You can buy one of the limited edition zines here. At this point, very limited–there are less than ten left!
A whole bunch of summer projects are in their penultimate stage! This piece is a postcard design for my dad–he makes USPS themed thank-you's and greeting cards. It wasn't difficult to conjure up a winter scene; I think winter has been burned onto my brain. This piece ended up subconsciously referencing my neighborhood in Minneapolis, but mostly the winters further up north, in the Upper Peninsula.
In the meantime, summer in the city is as great as anything can be. I've gone for a few bike rides (outside of commuting) and even more walks. Once I was surprised with a food truck fair! I'm envious of larger cities food truck population (lookin' at you, LA), but for our size, we do pretty well! May I recommend Cafe Racer's arepas–DELICIOUS.
The Clearing is going to press really soon, and we're planning the book release! It feels pretty satisfying, too. Man, I love making comics. They'll suck up your time and disorient you from real life, but they're totally worth it.
This month, Light Grey Art Lab is hosting Stacks, a zine exhibition celebrating the years 1984 through 2014. Each zine was devoted to retelling something about that year, be it pop culture, politics, or personal anecdotes. The opening had an excellent turnout! We're lucky–the Twin Cities has a pretty solid group of comic artists, and comic appreciators. Stacks is still up at the gallery, too, and will be for the rest of August. Check the blog for the truncated hours; the LGAL team will be in Iceland, but I'll be there, willing to recommend my favorite visual narratives to all.
Here's one right now. I finally got to read Bryan Lee O'Malley's new graphic novel, Seconds, and everyone should probably go follow suit. Maybe it's too soon to say, but I think I enjoyed it even more than Scott Pilgrim–it still has that Bryan Lee O'Malley storytelling flavor, but feels more "grown-up". It's a great story that has been impressively condensed into a single book. The art is lovely, too–a full color comic, man. I kind of want to check out the color Scott Pilgrim books now.
I can't talk about comics without mentioning my all time favorite :) My friend Ian and I are doing a collaborative challenge, One Piece CC, in which we draw all of the characters from Eiichiro Oda's manga, One Piece. We post one per week, more or less in order, taking turns down the list of the (named) characters.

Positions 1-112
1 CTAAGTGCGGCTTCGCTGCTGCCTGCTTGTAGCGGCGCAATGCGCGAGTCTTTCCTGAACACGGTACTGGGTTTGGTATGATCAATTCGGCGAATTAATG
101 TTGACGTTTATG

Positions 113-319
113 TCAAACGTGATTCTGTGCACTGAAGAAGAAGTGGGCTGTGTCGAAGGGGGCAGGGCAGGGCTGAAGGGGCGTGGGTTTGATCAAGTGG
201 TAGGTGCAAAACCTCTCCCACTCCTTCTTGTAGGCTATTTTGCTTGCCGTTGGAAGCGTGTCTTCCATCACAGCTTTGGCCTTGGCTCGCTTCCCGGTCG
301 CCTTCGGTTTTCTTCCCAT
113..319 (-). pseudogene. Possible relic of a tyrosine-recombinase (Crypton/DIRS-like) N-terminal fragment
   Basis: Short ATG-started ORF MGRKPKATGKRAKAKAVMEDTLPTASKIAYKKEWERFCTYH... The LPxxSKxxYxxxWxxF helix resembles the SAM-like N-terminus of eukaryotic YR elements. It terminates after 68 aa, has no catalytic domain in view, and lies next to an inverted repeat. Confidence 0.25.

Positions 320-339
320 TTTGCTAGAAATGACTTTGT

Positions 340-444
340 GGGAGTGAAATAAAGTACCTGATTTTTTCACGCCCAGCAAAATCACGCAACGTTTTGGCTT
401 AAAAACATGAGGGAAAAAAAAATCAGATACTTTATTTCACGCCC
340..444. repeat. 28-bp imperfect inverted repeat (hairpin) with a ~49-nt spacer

Well, The Clearing is completely inked, and the project is well on its way to being completed, and now the bulk of my drawing time is going to my piece for Light Grey Art Lab's Stacks show. I'm creating my zine in homage to the television show Lost, which first aired in my chosen year of the Stacks timeline, 2004. It was difficult choosing something, because whether I knew it at the time or not, 2004 was full of things that are very important to me. In the end making a decision came down to what I'd prefer to draw. Again, very difficult.
Fortunately, working on The Clearing and having a blast doing it made me realize that I'd probably like to keep drawing some foliage. You'd better believe a tropical island has some foliage. The fun part is going from a north woods forest to a tropical, south pacific forest.
In the meantime, though, I'd like to share a few process pictures I took with my phone while working on a panel edit to the comic. The one difference between this process and most of the pages is that I sketched directly on the paper--for the rest I blue-lined the pages.
One thing I have to mention, because I believe it has a huge role on the outcome of a project, is how amazing it has been working with a great writer/client. Keith had a very clear (and wonderful) vision for The Clearing, and it was a pleasure to start working with such a clear plan. At the same time, he has been open and encouraging to the visual ideas I've provided. Love this project so much <3. Peace out.
Yow! It's the middle of June already?! Every time I look up I get to change the page on my calendar. I always liked changing the page, though. Hate New Year, like changing the calendar pages.
My list of projects isn't really shrinking, but it's moving along steadily. I thought I'd share a few bits and pieces of things I've been doing.
Character Collabs are popping up all over on Twitter, and my friend Katy organized one for the new(ish) cartoon, Steven Universe. The whole thing will be coming together towards the end of July, but if you check the tag #SUCollab, you can see a few of the pieces that have been completed. I illustrated Amethyst! She's my favorite!
"The Clearing" is coming along–the inks are in progress. This is it. This is the part where I can break out the brushes and create some panels that I'm really proud of. There's more things I'd like to post about in the works, so stay tuned in the near future!
Summer at last! The weather is infinitesimally better, so it's pleasant just being outside. Uptown is fantastic in the summer! It feels like a nonstop celebration, even when you're not attending a party. I had such a good weekend, too. Biked, played some board games with friends, and finally got the third volume of one of my favorite comics. And of course, worked on some projects :).
The big one right now is "The Clearing" comic. I'm over halfway through pencils—just penciled one of my favorite spreads.
There are a few new things in my shop, too. Most importantly, postcards! I'm really happy to say I have five different postcard designs right now, and I loved how they turned out so much that I can't wait to make more! Viva la U.S.P.S.!